This afternoon, I will put up a better version (this one won't work for you due to some figuration stuff), but this takes in your google analytics data and maps it a bit better than the normal set up.
I would also like to point some of the commenters to (fluxus) http://www.pawfal.org/fluxus/. It is a very nice example of this concept of the same thing, only using racket/plt scheme.
Live coding/reactive code are fantastic little ideas which I wish had been exposed to me earlier in my career.
There is your advantage, if it was self-hosting then this wouldn't be an issue.
Also you haven't mentioned eval anywhere in your argument. Don't you think a lisp should have an eval?
As for closure compiler, uglify-js is an obvious replacement, it does all the optimizations, dead code elimination. It only falls short with inlining.
eval is fantastic - the power of connecting to server-side REPLs comes to mind. However given ClojureScript's clientside focus the lack of the compiler infrastructure on clients (to provide support for eval) is less problematic in my opinion. But you might disagree - and no one's stopping you from addressing the issue.
Advantage for a beautiful demo. If I'm going to actually build real
applications in this way, I don't need to run my development environment
on someone else's website.
"I can run my dev environment on the web."
"There IS no dev environment."
You can introduce someone to LessCSS and have them working with it in five minutes. No cross-platform problems, no installation, no figuring out how to automatically compile code when it changes, or anything else like that.
Once you need the extra speed, sure, have a command line tool to precompile everything to vanilla JS. LessCSS has this exactly. Heck, sure, maybe even run it through the Closure compiler if you want crazy speed. But don't optimize the development process for huge apps at the expense of small ones, because even if you only care about those huge apps (which would be a mistake -- there are some really cool small apps out there) you need people writing smaller stuff first to learn how to use Clojurescript, create libraries for it, convince others to use it, and so on.
Before anyone screams at me that I'm caring too much about that filthy concept of "easy", let me say that I loved Rich's talk on Simple and Easy, but I feel like it may have actually done some harm to the Clojure community by giving them an excuse for making conceptually-simple but hard-to-get-started-with-and-use libraries and tools.
Simple is more important than easy, yes, but if you can make something easier without sacrificing simplicity then you should!
No one should say "I don't have to thoroughly document this because it's conceptually simple so you should just read the code", or "we're going to make something that has lots of uncomplected layers and who cares if it's performant enough for real world use", or "I don't feel like making this a single-step install, so if anyone complains I'll just say they care too much about ease of use".
In Clojurescript's case it actually seems like the combination of Clojurescript code calling Clojure macros and then being compiled by a compiler written in Clojure and then compiled again with the Closure compiler (aside: this naming is just hilarious) is really complex. There's a lot of mental effort required to say "Hmm, where do I put everything so all the different parts of my project can talk to each other?".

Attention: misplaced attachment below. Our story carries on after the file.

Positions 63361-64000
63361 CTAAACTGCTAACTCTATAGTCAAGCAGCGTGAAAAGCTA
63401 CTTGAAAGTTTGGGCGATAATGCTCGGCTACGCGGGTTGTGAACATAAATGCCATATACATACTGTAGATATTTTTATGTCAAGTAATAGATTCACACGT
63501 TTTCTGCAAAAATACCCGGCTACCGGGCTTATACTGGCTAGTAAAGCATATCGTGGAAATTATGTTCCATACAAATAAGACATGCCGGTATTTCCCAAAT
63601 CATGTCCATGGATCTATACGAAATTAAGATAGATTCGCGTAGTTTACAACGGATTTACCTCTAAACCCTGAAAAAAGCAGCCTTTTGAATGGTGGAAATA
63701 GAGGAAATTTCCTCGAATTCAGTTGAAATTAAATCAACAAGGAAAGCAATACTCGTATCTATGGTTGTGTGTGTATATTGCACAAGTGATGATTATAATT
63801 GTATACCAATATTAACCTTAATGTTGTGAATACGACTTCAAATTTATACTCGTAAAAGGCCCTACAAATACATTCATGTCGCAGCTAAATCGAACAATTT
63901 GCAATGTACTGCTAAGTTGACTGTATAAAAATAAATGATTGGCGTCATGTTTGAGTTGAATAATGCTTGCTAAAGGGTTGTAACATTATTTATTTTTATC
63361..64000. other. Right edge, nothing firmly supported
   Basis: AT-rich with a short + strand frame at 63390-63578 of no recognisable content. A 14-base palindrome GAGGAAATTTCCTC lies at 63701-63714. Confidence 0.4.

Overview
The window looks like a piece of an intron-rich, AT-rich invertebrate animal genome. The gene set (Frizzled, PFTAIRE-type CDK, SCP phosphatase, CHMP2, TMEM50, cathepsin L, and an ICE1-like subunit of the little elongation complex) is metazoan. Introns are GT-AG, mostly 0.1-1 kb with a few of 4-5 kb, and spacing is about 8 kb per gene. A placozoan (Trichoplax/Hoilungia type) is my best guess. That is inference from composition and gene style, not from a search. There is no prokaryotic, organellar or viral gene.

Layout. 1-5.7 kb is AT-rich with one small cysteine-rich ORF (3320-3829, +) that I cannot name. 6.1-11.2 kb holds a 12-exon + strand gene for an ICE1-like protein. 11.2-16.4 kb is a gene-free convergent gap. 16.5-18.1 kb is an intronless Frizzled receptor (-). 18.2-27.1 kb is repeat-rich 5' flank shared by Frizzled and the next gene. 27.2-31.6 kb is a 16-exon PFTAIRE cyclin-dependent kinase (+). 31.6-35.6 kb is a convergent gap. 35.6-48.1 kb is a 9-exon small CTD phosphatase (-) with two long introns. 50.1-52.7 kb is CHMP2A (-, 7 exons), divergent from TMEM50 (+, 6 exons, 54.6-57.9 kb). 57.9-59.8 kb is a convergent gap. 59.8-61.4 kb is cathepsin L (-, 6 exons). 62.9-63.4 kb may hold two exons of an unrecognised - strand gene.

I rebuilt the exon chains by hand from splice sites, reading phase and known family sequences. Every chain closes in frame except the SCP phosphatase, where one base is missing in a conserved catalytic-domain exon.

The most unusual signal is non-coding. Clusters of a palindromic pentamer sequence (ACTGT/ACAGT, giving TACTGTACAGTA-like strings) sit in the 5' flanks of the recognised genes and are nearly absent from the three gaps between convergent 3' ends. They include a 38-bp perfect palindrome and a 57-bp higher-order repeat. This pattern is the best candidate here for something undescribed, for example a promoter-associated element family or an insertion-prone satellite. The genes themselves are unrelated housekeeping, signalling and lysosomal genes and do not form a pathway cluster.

A lot of this can be solved in a few different ways:
- More mature tooling with sane defaults, so I don't need to know everything a library is doing to use it. The entire point of a tool/abstraction is to take care of this stuff for me. lein-cljsbuild is off to a good start, but as an example: don't make me specify where my .cljs files are when it can `find . -name '.cljs'` and figure it out for most people itself!
- Documentation. This is a problem with the Clojure community in general. Auto-generated API docs are worse than useless because they fool developers into thinking they've written actual documentation.
Another problem in my own experience is that the performance of all of these extra layers is just awful compared to something lighter weight.
If you saw Chris Granger's screencast about the Overtone controller webapp the other day, did you notice that he often had to refresh in the browser a bunch of times before his Clojurescript changes were compiled and took effect? It's a sub-100 line Clojurescript file and yet a several gigahertz machine takes a noticeably long time to show us our changes? We have to mash the refresh button until we're pretty sure our changes have compiled?
I really, really want to love Clojurescript, because it's got some beautiful ideas, but it almost seems to have adopted Haskell's "avoid success at all costs" mantra. That's great if you're building an experiment in programming language theory, not so great if you want to save real live people's time and frustration.
TL;DR: Clojurescript makes it really complicated to get to a black triangle moment and that's a bad thing. An in-browser version of Clojurescript would reduce the time and effort needed to get there.
: Yes, I know about lein-cljsbuild. Compare the README at https://github.com/emezeske/lein-cljsbuild to the two lines required to use LessCSS. Yes, this is a matter of easiness, but easy is not a dirty word.
: I assume he's using something fairly newish, and my own experience agrees with this.
Looks like today is the day that I learn clojure! ^^
It seems to me that if what he had built was a real editor (i.e. could be used for more than just his Braid demo game), there would be immense value in releasing/selling it.
I came up with this basic UI concept: http://livecoding.staticloud.com/
But anyone has any idea how to do something like that on iOS/Xcode?
java -jar live-cljs.jar
also, in the talk the player's path was projected into the future, iirc, not just showing the past